Boris told to tear up Brexit Withdrawal Agreement or Britain ‘risks owing £100billion’

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However, Her Majesty’s Treasury has downplayed any risk – and said the EU had already begun repaying the money it owed. Bob Lyddon claimed current, underpublicised arrangements leave the nation dangerously entangled with the European Investment Bank (EIB) – and in grave danger of being held liable for massive future payments. Mr Lyddon, the founder of Lyddon Consulting Service, was speaking at the start of a crunch week, with Mr Johnson having set a deadline of Thursday for the conclusion of talks aimed at sewing up a wide-ranging trade deal with the bloc.

However, Mr Lyddon believes the problem is more fundamental than disagreements over fishing rights or state aid and dates back to the withdrawal agreement Mr Johnson signed last year, which he said left Britain boxed in to a number of key financial areas.

He said: “The fact that we voted to leave the EU should mean that when we leave, we sever our connection with the EIB.

“But that isn’t what has been negotiated at all.”

Currently, the UK has an invested capital in the EIB of €3.6billion (£3.26billion), Mr Lyddon said.

In addition, he said there was an extra block of capital which the UK has subscribed to, totalling €35.6billion (£32.2billion).

Mr Lyddon said: “Only €3.6billion is already paid in.

“The €35.6billion is callable to make good losses that the EIB couldn’t cover from their own resources. That money would come from the Treasury.

“But another way we could be whacked is if the EIB makes losses up to the amount for which it has got EU guarantees, which is currently €77.5billion, if it made losses on those programmes it could call the whole lot back to the EU, and theoretically we would have to pay all of that.

“Because the EU’s budget structure is what is called joint and several liability.

“Any one member state could have to pay everything and under the Withdrawal Agreement, we don’t get out of that at all.”

He added: “The worst possible case is we get called up for €35.6billion to the EIB, the whole subscribed but uncalled capital, and the €3.6billion that we’ve paid in already and lose the entire €39.2billion (£35.5billion), that’s the base.

It is a genuine risk

Bob Lyddon

“Then we have to pay up for all the EU’s current guarantees to the EIB – they total €77.5billion (£70.1billion).

“So that is for the EIB’s loans outside the EU plus the first two chunks of Invest EU, all our capital of €39.2billion, plus this €77.5billion – we’ve lost €116.7billion (£106billion).”

Mr Lyddon said he was particularly concerned by InvestEU, the investment programme aimed at kick-starting the European economy, which he said was a rebrand of the European Fund for Strategic Investments, and which has investments totalling €500billion (£452billion).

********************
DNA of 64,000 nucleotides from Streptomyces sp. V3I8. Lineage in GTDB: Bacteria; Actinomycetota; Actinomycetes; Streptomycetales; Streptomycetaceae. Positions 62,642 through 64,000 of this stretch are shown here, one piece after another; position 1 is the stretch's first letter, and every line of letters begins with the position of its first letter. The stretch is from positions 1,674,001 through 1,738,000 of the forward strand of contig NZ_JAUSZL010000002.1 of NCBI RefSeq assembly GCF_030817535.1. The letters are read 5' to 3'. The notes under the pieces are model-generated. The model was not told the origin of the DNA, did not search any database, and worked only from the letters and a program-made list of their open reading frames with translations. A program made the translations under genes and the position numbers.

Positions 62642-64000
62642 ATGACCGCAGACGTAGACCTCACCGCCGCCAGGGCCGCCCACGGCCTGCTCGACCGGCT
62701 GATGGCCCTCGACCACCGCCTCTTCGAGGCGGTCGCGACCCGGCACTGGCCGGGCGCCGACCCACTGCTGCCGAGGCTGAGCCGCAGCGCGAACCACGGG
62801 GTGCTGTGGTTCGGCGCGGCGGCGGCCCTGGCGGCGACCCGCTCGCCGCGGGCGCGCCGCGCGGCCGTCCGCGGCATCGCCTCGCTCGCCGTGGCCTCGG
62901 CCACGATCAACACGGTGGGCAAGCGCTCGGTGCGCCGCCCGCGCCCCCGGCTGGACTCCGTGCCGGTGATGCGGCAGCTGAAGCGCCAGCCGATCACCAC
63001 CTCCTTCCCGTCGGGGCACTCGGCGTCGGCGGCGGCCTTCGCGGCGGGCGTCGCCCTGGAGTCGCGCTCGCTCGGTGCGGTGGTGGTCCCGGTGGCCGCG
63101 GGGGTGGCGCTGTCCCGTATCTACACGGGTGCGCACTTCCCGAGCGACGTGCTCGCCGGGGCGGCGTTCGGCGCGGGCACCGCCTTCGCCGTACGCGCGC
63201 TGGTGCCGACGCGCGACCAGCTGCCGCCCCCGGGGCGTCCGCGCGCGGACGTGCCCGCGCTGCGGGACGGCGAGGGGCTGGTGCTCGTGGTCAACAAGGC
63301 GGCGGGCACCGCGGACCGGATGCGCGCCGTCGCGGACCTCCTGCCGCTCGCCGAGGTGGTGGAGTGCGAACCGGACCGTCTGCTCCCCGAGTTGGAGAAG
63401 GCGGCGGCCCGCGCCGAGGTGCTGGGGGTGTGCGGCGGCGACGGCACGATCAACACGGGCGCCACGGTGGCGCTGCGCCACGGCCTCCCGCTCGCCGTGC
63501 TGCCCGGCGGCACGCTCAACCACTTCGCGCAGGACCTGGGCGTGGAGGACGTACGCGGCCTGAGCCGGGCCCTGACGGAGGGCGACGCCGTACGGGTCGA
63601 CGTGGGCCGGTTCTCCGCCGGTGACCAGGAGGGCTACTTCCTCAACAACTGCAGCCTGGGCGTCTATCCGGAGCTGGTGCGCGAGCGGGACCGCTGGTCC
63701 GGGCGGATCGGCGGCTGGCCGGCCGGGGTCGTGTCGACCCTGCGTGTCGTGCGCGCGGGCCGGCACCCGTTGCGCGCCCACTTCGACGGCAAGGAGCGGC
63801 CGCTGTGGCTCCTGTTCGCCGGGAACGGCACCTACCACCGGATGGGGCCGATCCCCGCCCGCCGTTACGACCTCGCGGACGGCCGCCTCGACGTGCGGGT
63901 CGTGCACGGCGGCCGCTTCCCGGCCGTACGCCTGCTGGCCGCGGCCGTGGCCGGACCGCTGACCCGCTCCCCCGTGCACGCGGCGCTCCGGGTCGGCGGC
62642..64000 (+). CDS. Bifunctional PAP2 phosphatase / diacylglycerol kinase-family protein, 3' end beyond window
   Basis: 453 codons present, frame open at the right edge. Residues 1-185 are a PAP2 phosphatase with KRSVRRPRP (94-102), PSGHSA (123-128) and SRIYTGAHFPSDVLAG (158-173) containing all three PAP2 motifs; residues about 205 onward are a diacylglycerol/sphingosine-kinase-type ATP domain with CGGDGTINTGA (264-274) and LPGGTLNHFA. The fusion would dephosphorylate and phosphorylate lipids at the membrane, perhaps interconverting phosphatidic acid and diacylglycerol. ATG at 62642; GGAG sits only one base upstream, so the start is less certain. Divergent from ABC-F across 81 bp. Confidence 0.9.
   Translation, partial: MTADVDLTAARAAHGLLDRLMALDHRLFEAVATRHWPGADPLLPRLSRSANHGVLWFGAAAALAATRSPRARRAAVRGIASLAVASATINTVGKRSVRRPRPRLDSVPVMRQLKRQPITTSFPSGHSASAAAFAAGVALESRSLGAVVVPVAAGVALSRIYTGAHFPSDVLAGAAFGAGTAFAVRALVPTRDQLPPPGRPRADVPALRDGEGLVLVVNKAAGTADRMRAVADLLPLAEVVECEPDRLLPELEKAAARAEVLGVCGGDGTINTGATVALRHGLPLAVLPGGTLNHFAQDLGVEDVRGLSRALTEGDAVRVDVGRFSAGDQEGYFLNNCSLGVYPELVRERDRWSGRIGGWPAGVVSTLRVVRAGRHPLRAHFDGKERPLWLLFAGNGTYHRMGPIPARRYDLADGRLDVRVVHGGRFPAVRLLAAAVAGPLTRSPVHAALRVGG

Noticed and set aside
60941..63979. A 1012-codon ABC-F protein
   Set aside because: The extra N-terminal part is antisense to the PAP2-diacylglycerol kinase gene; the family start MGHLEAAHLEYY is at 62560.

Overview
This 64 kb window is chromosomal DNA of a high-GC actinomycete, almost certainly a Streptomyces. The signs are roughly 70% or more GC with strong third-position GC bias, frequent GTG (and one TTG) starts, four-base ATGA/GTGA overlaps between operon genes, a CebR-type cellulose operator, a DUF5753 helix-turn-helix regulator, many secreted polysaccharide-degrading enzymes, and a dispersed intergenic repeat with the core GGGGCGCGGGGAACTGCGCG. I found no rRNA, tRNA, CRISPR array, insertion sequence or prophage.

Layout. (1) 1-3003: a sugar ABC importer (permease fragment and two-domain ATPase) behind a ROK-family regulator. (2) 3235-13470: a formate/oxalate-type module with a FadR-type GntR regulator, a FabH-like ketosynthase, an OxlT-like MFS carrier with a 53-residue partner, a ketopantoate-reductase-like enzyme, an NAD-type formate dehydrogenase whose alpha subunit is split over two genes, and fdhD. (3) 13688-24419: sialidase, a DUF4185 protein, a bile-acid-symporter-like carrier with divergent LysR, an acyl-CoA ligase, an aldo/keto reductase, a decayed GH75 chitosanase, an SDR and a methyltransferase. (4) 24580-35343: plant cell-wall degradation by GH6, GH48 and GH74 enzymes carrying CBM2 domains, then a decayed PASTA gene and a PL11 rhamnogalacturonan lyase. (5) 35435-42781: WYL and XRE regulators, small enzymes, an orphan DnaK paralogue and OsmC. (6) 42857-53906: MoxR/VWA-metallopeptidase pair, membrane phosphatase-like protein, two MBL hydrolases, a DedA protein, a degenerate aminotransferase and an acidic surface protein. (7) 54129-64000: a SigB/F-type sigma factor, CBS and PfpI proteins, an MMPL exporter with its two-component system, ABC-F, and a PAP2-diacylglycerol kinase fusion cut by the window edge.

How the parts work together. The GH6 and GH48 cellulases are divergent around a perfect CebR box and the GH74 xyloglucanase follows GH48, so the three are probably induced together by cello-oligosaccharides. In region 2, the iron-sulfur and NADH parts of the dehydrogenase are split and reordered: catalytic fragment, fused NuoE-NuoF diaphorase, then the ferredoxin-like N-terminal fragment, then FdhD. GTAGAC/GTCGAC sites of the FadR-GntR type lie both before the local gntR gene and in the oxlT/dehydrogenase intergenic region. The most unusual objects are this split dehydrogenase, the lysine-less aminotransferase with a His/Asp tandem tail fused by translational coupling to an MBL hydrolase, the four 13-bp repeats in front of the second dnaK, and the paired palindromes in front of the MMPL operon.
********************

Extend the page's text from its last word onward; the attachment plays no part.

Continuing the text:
He explained: “Because InvestEU is all structured like a Private Finance Initiative, €500billion of total project assets would only have to be reduced by 15 percent for the EIB to be completely wiped out.

“It is a genuine risk. The total loans of the EIB built up over its first 30 years of life is about €400billion.

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“But over the last three or four years with InvestEU, it has added another €500billion.

“It’s more than doubled in size but we don’t see that in the EIB’s accounts because like PFI it’s all done off the books, or done off the balance sheet.

“They have radically increased the amount of risk they are taking in countries that we know are in difficulties and that was before COVID-19.

“It’s an invisible monster.”

Mr Lyddon said Mr Johnson needed to act now to resolve the situation, rather than waiting until after December 31, the end of the transition period.

He explained: “We should tear up the withdrawal agreement and that would save us from the EU guarantees to the EIB of €77.5billion, so we wouldn’t have any residual liability for the EU’s guarantees to the EIB.

“What we should also do is say, ‘look, we want our capital, our percentage of the ownership of the paid-in capital and reserves of the EIB, we want that back and our callable capital should be cancelled’.

“In exchange for that, and this is not entirely unreasonable, we should also buy out the EIB’s loans into UK borrowers.

“That’s not meeting an expense, we get an asset, we buy their UK asset book for a figure, and that’s not difficult to determine.

“I think they have about £40billion loans into the UK.

“We’d have to borrow perhaps £36billion to buy out the asset book, but then you get the asset book and those loans pay out, and that would draw a line under it.”

A spokesman for Her Majesty’s Treasury told “These calculations are wrong and misleading.

“We have left the European Investment Bank and they have already started paying back our €3.5bn paid-in capital.” understands the EIB, which was established in 1958, has never before made a call for capital, a legal term referring to the right of an investment firm to demand a portion of the money promised to it by an investor. has also approached the European Commission, led by President Ursula von der Leyen, to ask them to comment on the situation.

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